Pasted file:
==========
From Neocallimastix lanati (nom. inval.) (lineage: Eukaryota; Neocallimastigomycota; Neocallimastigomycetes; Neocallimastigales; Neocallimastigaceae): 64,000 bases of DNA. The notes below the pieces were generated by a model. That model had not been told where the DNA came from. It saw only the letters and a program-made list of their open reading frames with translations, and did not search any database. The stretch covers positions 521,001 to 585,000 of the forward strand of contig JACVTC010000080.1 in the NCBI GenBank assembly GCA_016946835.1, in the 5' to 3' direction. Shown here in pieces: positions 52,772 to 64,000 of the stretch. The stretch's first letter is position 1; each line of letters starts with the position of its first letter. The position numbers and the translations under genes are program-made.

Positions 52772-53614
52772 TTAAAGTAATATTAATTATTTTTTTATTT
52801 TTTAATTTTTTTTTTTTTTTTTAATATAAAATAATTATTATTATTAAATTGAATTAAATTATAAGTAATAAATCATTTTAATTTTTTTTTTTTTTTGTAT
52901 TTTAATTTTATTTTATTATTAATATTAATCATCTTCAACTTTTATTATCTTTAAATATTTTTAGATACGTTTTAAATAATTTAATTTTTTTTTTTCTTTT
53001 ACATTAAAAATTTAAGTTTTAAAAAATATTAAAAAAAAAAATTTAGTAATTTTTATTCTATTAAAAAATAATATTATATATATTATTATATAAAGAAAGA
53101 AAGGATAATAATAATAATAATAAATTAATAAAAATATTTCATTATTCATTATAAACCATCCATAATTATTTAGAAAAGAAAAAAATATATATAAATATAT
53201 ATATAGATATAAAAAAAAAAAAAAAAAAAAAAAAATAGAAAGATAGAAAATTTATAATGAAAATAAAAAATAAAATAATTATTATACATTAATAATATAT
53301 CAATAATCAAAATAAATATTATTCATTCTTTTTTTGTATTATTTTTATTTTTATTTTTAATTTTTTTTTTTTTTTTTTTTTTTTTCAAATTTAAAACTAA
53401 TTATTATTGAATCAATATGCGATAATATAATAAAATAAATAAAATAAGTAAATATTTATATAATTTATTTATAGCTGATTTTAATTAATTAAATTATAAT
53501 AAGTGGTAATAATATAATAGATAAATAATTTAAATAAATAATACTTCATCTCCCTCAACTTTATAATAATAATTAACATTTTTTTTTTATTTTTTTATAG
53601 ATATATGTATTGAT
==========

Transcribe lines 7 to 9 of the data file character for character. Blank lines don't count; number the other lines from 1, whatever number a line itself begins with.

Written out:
53101 AAGGATAATAATAATAATAATAAATTAATAAAAATATTTCATTATTCATTATAAACCATCCATAATTATTTAGAAAAGAAAAAAATATATATAAATATAT
53201 ATATAGATATAAAAAAAAAAAAAAAAAAAAAAAAATAGAAAGATAGAAAATTTATAATGAAAATAAAAAATAAAATAATTATTATACATTAATAATATAT
53301 CAATAATCAAAATAAATATTATTCATTCTTTTTTTGTATTATTTTTATTTTTATTTTTAATTTTTTTTTTTTTTTTTTTTTTTTTCAAATTTAAAACTAA